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FAQ - 06 March 2014

Tuesday, 04 March 2014   (0 Comments)
Posted by: Author: SAIT Technical
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Author: SAIT Technical

1. Section 42 transaction, section 24BA & full time employment

Q: In order to not contravene s24BA, how do you value the full time employment of one contributor to the s42 transaction?

Is it market value of salary, over expected years of employment, less any expected remuneration at current value, but not sure as section 42 deals with asset and excludes personal goodwill, so not sure at all. 

A: It is recommended that you obtain advice on the detail of the transaction. In principle, the following guidance would be useful to consider:

 It is our understanding that the mother will contribute the asset to the company in exchange for shares (x%) (s 42). The son will then 'earn' his shareholding (y%). If this understanding is not correct, the views below may not be relevant. 

Section 42 and section 24BA will only apply to the transaction in which the mother contributes the asset to the company in exchange for the company issuing shares to her. Section 24BA may however apply as it states that it would apply where: "(b) the consideration contemplated in paragraph (a) is (before taking into account any other transaction, operation, scheme, agreement or understanding that directly or indirectly affects that consideration) different from the consideration that would have applied had that asset been acquired in exchange for the issue of those shares in terms of a transaction between independent persons dealing at arm’s length." If I understand the risk you require assistance on correctly, it would be that section 24BA could be triggered if the mother receives too many/too few shares in relation to the value of the total company taking into account the son's contribution?. Section 24BA provides no guidance on how it should be proved that the terms of the transaction are similar to those in a transaction between independent persons dealing at arm’s length. It is however submitted that in light of section 102(e) of the Tax Administration Act, the mother should be in a position where she can argue that the transaction took place at arm's length terms if the value placed on the son's contribution is based on a market related remuneration. 

Please bear in mind that from the son's perspective, section 8C of the Income Tax Act is likely to apply if he does work/employment to earn shares in the company. The value of such shares would be taxed as income (please refer to section 8C for the detailed requirements). The son does not enter into a section 42 transaction with the company.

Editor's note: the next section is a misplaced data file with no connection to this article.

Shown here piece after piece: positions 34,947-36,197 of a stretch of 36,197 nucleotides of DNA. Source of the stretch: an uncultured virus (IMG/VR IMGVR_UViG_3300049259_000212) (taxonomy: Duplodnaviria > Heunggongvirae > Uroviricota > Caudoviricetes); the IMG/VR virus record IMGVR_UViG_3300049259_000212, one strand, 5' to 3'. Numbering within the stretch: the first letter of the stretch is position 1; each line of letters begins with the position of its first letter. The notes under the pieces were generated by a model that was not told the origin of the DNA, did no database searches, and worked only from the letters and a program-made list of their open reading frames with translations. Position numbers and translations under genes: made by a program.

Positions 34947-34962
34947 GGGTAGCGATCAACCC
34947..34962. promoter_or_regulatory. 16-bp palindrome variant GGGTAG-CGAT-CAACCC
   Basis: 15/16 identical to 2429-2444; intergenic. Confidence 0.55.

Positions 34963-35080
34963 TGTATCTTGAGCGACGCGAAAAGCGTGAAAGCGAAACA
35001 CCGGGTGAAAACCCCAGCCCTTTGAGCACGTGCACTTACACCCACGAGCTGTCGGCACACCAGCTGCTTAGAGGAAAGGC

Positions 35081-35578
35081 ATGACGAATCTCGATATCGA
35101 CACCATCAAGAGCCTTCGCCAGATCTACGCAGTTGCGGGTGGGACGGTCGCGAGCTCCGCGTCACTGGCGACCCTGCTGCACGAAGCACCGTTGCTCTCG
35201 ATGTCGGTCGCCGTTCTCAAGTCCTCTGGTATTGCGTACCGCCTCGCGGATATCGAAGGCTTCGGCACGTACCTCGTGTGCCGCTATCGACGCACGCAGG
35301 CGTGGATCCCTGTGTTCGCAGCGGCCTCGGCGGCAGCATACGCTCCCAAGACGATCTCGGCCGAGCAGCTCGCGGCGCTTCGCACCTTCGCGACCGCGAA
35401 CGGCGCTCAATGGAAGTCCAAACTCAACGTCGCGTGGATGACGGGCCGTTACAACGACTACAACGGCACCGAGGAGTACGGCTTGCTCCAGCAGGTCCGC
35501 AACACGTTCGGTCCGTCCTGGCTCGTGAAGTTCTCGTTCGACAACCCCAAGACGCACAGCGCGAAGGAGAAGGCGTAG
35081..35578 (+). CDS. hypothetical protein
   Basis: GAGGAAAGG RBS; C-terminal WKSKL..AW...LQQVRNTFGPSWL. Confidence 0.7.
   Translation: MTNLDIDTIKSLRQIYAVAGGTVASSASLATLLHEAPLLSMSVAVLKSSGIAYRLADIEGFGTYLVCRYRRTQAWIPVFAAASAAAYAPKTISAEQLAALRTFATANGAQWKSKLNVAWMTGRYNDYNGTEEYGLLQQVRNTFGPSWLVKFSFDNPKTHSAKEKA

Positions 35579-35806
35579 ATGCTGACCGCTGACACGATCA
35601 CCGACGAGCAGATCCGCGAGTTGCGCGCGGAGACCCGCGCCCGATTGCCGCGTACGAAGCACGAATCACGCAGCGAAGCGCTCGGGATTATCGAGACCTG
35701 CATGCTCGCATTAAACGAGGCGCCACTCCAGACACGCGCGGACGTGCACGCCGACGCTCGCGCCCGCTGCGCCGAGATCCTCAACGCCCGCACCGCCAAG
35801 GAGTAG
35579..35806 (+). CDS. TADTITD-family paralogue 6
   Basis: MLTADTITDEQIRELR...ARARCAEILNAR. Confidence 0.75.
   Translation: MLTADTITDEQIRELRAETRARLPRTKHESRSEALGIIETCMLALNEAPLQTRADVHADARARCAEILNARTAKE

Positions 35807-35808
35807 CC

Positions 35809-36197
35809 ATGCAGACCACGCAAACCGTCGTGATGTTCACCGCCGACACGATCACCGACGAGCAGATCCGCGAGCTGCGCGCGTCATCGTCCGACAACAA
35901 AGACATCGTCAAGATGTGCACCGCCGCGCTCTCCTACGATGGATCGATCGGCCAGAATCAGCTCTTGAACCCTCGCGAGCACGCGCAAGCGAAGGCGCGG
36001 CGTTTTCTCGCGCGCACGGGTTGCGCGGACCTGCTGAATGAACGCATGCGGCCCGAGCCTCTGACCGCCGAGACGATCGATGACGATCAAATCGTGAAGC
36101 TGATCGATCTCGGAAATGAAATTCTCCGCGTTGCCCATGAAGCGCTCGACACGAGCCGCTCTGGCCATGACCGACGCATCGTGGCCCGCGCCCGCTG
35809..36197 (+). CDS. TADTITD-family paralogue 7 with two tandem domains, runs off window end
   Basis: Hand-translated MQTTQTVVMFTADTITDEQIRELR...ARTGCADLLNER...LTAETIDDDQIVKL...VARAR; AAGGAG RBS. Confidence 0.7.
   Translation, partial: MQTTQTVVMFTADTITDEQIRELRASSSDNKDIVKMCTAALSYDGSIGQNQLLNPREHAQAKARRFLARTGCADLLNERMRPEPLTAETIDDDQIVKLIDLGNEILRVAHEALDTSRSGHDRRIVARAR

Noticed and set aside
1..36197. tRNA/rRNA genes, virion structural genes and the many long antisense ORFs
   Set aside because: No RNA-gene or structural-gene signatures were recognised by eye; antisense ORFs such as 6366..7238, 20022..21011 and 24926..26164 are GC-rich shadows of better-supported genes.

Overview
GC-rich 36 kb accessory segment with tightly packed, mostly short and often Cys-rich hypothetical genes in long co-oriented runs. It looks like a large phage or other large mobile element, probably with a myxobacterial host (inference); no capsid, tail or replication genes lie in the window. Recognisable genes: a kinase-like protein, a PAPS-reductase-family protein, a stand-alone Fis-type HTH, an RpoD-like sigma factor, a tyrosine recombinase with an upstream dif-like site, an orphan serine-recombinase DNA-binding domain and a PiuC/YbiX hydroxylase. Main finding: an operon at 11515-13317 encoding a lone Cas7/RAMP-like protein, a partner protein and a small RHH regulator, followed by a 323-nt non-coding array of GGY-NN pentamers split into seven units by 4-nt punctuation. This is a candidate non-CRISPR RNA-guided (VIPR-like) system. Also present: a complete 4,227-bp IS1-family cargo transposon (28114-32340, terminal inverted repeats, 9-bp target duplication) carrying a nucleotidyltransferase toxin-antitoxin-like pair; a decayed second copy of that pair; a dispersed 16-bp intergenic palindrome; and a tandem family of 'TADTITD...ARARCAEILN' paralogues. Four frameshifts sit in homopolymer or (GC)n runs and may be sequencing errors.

2. Validity of tax invoice where invoicing is in foreign currency 

Q: I have a client, that sells services to countries in North Africa. He invoices them in dollars. He does not put the spot rate and rand equivalent on the invoice. I am now doing his VAT returns. Further, the client is exempt from paying VAT on foreign invoices. Will SARS have a problem with the invoice if the rand equivalent is not shown on the invoice?

Can I use supporting documentation from the bank to show that the rand equivalent of the dollar amount was paid? 

A: In terms of s 20(4) of the Value Added Tax Act, a tax invoice must be in the currency of the Republic unless the supply is charged with tax under s 11 (zero-rated supply).


3. Section 10(1)(0) exemption 

Q: I have a client who has worked on the offshore rigs and qualifies under section (ii) any 12 month period

- 01/04/2011 to 31/03/2012          

- 188 days out of the country         

- 82 and 89 consecutive days

SARS assessed him with the full amount being taxable.

I have objected, and now SARS have requested the following:

- Job description

-  A letter from the company/employer indicating the dates he left SA and returned to SA

He is still employed overseas, but not for the same company, if we have provided copies of bank statements and passports reflecting the entry and exit stamps, do we have to provide the documents requested? 

Can they force his income to fall in the scope of Section (i) during year of assessment?

A: In this instance, it appears as if the provisions of either s 10(1)(o)(i) (as he is involved in prospecting/exploration or mining, provided that a rig constitutes a ship (please refer to the discussion in Interpretation Note 34 as to what forms of marine mining falls within the ambit of s 10(1)(o)(i) as this may depend on the terms of the person's engagement) or s10(1)(o)(ii) if the services were rendered to an employer while physically "outside” the Republic may apply. 

(It must be noted that the borders of the Republic include territorial waters, which is a belt of sea within 12 nautical miles (roughly 22,2km) beyond the coastline of the country. Remuneration from services rendered beyond the coastline of the Republic will therefore only be exempt if the services are rendered outside the territorial waters.) 

The additional documentation requested by SARS that you refer to appears to relate to proving that the person was outside of SA for purposes of providing services to an employer (see Interpretation Note 16 para 4.5).

It is submitted that certain income earned abroad may fall within the scope of both s 10(1)(o)(i) and (ii) - in this case, a taxpayer would generally be indifferent as to which of the two apply as both would exempt such income. 



Section 240A of the Tax Administration Act, 2011 (as amended) requires that all tax practitioners register with a recognized controlling body before 1 July 2013. It is a criminal offense to not register with both a recognized controlling body and SARS.

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